On Friday, Donald Trump enacted an executive order that banned immigration from seven Muslim-majority countries and suspended the admission of refugees into the U.S. This is inconsistent with foundational American ideals. It is also an attempt to win over American sentiment through fear.
There is no doubt safety is always a concern, but this nation was built upon diversity, even at times when diversity was challenged.
“Give me your tired, your poor, your huddled masses yearning to breathe free, the wretched refuse of your teeming shore. Send these, the homeless, tempest-tossed to me, I lift my lamp beside the golden door!”
You may recognize this quote from the plaque on the Statue of Liberty. To many immigrants, it was a beacon of hope signifying they no longer had to fear their heritage and had opportunity for a new life.
This executive order has shut out immigrants from the seven countries listed for at least 90 days. It has shut out refugees from Syria indefinitely.
This power play is based upon the fear of not knowing what these refugees might do or how thoroughly they have been vetted. Trump intends to intensify the vetting process to better protect the American people, but he is inconsistent in the execution of this goal.
If it is the safety of the American people we are worried about, this list would need to be extended. According to the risk solutions company Aon, countries of most interest for terrorist attacks are Saudi Arabia, Turkey and India. None of these countries are listed on the immigration ban.
Aon further states, “anxieties about the new generation of Muslim refugees and migrants as a source of terrorism will probably prove overblown.”
If we look at the facts of the 9/11 attacks, which are referenced throughout the executive order, a large majority of the 19 attackers were citizens of Saudi Arabia. The others involved in the hijacking were from the United Arab Emirates and Egypt.
Take a look at where President Trump has business interests. Trump has 16 companies in India, 13 in the U.A.E, eight in Saudi Arabia and two in Turkey. This highlights a blaring inconsistency with the “total shutdown” that Trump campaigned on.
Several studies, including a study by social scientist Bertjan Doosje, correlate the identity process to radicalization. More studies indicate that discrimination and marginalization have a link to the radical ideals that a person might have. Banning immigrants from a country they see as their last hope would in fact have an impact on the identity process of those Muslim-majority countries.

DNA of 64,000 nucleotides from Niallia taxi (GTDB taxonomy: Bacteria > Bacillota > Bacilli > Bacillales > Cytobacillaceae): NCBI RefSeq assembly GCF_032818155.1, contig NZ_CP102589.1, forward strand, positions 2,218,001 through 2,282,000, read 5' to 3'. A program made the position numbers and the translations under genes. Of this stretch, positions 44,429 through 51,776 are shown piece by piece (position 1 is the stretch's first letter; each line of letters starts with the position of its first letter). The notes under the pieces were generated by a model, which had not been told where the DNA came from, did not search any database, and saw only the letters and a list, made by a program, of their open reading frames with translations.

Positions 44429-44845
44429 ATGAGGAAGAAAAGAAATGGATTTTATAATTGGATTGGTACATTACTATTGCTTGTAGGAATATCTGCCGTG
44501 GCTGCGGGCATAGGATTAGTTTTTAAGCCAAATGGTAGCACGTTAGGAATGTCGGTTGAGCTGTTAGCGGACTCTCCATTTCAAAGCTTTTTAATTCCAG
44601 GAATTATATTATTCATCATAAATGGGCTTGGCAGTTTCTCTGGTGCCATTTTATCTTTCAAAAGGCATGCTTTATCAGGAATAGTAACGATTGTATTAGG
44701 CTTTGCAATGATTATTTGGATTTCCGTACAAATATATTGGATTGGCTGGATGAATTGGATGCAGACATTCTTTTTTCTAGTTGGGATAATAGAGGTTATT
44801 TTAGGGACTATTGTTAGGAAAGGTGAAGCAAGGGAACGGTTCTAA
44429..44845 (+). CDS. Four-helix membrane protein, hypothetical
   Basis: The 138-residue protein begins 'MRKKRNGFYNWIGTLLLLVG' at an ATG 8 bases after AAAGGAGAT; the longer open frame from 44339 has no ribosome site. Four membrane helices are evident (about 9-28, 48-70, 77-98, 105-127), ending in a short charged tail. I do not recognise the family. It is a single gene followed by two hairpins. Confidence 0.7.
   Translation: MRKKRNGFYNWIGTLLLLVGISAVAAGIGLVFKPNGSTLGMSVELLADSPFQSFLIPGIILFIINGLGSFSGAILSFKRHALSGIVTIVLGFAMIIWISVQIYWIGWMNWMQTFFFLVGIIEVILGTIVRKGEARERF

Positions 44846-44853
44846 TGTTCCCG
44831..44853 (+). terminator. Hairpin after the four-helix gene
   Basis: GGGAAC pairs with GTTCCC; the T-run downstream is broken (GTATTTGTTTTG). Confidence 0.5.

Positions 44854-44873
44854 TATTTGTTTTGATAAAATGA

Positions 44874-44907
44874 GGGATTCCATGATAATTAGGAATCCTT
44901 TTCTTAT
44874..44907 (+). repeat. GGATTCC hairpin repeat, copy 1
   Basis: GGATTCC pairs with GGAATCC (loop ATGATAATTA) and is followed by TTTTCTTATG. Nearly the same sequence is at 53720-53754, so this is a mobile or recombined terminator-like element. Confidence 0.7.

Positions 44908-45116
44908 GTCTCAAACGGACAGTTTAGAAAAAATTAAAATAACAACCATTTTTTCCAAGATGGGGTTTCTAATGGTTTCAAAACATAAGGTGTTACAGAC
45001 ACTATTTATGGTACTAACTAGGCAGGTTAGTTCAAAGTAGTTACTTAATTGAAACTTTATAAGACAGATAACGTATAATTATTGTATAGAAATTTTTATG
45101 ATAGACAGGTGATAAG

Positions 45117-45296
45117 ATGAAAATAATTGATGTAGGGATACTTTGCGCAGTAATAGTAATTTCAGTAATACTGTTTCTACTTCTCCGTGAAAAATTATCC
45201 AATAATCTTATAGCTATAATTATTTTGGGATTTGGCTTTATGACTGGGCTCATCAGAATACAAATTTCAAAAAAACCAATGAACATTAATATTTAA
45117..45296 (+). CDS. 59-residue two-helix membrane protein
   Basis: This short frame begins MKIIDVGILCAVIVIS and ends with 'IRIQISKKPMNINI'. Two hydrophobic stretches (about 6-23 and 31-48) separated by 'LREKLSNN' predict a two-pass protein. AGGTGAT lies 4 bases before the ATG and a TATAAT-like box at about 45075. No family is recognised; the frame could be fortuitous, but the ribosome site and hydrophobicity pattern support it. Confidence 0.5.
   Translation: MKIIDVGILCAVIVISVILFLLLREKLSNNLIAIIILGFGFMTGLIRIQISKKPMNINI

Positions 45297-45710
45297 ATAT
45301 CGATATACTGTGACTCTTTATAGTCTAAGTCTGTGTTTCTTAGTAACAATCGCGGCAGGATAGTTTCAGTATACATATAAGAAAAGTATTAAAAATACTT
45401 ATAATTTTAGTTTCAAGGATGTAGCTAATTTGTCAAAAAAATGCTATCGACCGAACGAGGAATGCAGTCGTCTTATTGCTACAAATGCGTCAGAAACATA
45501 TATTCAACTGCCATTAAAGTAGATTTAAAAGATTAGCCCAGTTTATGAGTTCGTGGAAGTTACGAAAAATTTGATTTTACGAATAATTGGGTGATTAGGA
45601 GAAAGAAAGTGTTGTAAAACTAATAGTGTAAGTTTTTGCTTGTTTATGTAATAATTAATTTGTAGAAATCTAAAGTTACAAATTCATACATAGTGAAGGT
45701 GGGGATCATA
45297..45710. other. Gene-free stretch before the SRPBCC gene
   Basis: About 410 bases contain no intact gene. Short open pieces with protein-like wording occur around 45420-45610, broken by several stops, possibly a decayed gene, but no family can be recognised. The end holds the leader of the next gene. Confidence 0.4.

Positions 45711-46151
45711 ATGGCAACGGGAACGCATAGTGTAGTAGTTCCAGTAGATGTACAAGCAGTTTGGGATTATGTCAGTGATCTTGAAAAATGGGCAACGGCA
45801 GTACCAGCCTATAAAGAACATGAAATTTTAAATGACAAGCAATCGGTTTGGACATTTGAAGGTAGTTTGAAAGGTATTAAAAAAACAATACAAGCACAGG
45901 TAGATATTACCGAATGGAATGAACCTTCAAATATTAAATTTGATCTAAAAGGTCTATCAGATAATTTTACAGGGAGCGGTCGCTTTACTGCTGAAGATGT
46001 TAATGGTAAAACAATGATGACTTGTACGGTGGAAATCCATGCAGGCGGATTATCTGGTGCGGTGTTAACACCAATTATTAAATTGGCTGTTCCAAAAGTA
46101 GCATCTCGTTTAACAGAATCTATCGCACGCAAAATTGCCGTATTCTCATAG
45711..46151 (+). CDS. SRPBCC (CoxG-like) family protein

In short, the discrimination within this executive order has been linked to the radicalization we are trying to prevent.
Finally, let’s take a look at what the president can lawfully do.
According to the CATO Institute, a conservative think tank, the article of the law from which Trump derived the power to carry out the policy is section 212 of the Immigration and Nationality Act. This provides the president with general power to exclude certain immigrants should the need arise. Section 202 outlines the limit of this power and the unlawfulness of the proceedings at hand.
Essentially, the president is not allowed to bar immigrants based upon their “nationality, place of birth or place of residence.” If President Trump wanted to, he could in fact exclude immigrants based upon their political belief, religious affiliation or ideology; but this would warrant a far different outcry from the American people.
As seen through various media outlets, Americans are standing with those detained in airports looking to aid in any way they can. America is known as a “melting pot” of diversity. The current executive order threatens that legacy. Evident through their protests Americans are hopeful, not fearful. They’re generous not suspicious.
I say, “Give me your tired, your poor, your huddled masses yearning to breathe free, the wretched refuse of your teeming shore. Send these, the homeless, tempest-tossed to me, I lift my lamp beside the golden door!”